Barry centers on an ex-Marine who works as a low-rent hitman in the Midwest. Lonely and dissatisfied in his life he begrudgingly travels to Los Angeles to kill someone and ends up finding an accepting in a group of eager hopefuls within the L.A. theater scene.
Status: In Development
Runtime: 30 minutes
Barry - Marion Barry - Netflix
Marion Shepilov Barry (born Marion Barry Jr.; March 6, 1936 – November 23, 2014) was an American politician who served as the second Mayor of the District of Columbia from 1979 to 1991, and again as the fourth mayor from 1995 to 1999. A Democrat, Barry had served three tenures on the Council of the District of Columbia, representing as an at-large member from 1975 to 1979 and in Ward 8 from 1993 to 1995, and again from 2005 to 2014. In the 1960s he was involved in the Civil Rights Movement, first as a member of the Nashville Student Movement and then serving as the first chairman of the Student Nonviolent Coordinating Committee (SNCC). Barry came to national prominence as mayor of the national capital, the first prominent civil rights activist to become chief executive of a major American city. He gave the presidential nomination speech for Jesse Jackson at the 1984 Democratic National Convention. His celebrity was transformed into international notoriety in January 1990, when he was videotaped during a sting operation smoking crack cocaine and was arrested by Federal Bureau of Investigation (FBI) officials on drug charges. The arrest and subsequent trial precluded Barry from seeking re-election, and he served six months in a federal prison. After his release, he was elected to the Council of the District of Columbia in 1992. He was elected again as mayor in 1994, serving from 1995 to 1999. Despite his history of political and legal controversies, Barry was a popular and influential figure in Washington, D.C. The alternative weekly Washington City Paper nicknamed him “Mayor for life”, a designation that remained long after Barry left the mayoralty. The Washington Post once stated that “to understand the District of Columbia, one must understand Marion Barry”.
Barry - 1995–99: D.C. Mayor fourth term - Netflix
Barry was sworn into office on January 2, 1995, and was almost immediately confronted with a financial crisis. The budgetary problems of his previous administrations had only increased during Kelly's term, with city officials estimating a fiscal 1996 deficit between $700 million and $1 billion. In addition, city services remained extremely dysfunctional due to mismanagement. One month into his term, Barry declared that the city government was “unworkable” in its present state and lobbied Congress to take over the areas of its operation that were analogous to typical state government functions. Wall Street, which Barry had convinced just after his election to continue investing in municipal bonds, reduced the city's credit rating to “junk status.” Instead of implementing Barry's proposals, the newly Republican Congress (who had come to power on promises of decreasing federal spending) placed several city operations into receivership and created the District of Columbia Financial Control Board to assume complete authority over the city's day-to-day spending and finances, including overrule of the mayor's fiscal decisions. The next two years were dominated by budgetary and policy battles between Barry and the control board — along with Chief Financial Officer Anthony A. Williams — for power over the District of Columbia's operation. The conflict was ultimately settled when in 1997 the Clinton Administration and Senator Lauch Faircloth agreed on legislation that rescued the city from its financial crisis but stripped Barry of all authority (including hiring and firing) over nine district agencies, making them directly answerable to the control board. Barry was left with control of only the Department of Parks and Recreation, the public libraries, and the Board of Tourism, as well as the ceremonial trappings of his office — a condition he characterized “a rape of democracy.” Barry declined to run for a fifth term in office in June 1998, stating his belief that Congress would not restore full home rule while he was mayor. He was succeeded by city CFO Anthony A. Williams.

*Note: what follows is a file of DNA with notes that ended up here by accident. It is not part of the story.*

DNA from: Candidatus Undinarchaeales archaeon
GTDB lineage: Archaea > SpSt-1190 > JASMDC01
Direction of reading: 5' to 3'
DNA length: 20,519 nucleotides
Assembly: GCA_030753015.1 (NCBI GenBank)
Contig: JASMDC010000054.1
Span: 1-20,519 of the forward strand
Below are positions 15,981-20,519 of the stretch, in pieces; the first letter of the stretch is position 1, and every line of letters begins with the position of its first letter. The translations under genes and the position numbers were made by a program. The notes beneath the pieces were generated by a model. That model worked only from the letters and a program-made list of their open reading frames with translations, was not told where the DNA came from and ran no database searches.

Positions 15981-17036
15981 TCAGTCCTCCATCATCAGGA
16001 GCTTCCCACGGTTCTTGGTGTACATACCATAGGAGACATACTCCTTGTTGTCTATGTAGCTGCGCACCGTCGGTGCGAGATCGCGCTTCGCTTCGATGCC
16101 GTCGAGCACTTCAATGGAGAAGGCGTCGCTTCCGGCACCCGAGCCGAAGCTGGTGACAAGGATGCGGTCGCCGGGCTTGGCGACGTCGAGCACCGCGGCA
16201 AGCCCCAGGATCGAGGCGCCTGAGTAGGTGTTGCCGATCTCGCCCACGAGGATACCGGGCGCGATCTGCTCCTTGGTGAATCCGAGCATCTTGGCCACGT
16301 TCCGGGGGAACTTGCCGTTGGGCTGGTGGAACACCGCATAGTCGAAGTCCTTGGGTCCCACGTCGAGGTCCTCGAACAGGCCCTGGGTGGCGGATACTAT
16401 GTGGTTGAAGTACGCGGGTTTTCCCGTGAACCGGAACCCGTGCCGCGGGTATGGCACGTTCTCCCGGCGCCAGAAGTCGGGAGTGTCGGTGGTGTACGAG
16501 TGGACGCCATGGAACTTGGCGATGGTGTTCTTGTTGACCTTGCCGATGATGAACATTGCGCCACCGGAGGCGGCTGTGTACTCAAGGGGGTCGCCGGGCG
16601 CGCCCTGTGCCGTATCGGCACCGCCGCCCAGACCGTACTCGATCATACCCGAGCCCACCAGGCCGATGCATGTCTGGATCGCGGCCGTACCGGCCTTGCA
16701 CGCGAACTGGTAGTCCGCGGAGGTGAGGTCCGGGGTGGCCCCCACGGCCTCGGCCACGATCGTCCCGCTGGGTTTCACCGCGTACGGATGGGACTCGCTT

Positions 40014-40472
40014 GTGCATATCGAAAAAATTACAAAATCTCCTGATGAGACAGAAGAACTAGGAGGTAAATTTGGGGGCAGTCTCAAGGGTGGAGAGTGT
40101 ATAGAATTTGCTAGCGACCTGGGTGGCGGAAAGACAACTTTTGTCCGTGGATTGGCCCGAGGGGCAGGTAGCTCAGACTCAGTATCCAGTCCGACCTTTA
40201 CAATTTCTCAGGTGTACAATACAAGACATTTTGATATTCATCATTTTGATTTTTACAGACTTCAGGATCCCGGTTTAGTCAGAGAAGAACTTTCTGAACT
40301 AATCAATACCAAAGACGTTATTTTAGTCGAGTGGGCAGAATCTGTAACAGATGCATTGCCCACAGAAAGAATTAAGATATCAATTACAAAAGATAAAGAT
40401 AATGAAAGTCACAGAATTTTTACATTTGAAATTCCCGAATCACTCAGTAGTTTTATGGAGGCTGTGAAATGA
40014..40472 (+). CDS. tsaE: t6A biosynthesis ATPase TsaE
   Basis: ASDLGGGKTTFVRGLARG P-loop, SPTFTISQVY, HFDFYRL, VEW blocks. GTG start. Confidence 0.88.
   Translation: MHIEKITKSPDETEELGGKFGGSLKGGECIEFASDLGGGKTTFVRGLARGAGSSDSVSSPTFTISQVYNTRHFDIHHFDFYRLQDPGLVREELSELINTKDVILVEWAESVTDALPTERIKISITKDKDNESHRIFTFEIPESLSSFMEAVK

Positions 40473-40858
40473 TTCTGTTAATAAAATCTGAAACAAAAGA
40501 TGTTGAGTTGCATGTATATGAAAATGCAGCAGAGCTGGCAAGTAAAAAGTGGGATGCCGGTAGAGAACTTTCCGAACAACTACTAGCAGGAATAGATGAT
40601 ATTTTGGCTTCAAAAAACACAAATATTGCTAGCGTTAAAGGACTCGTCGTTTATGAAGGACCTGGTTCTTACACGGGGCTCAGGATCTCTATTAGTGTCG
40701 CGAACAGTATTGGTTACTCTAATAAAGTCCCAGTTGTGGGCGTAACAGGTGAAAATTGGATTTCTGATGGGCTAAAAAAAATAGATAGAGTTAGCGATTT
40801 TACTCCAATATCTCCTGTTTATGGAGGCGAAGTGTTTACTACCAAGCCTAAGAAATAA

Barry - References - Netflix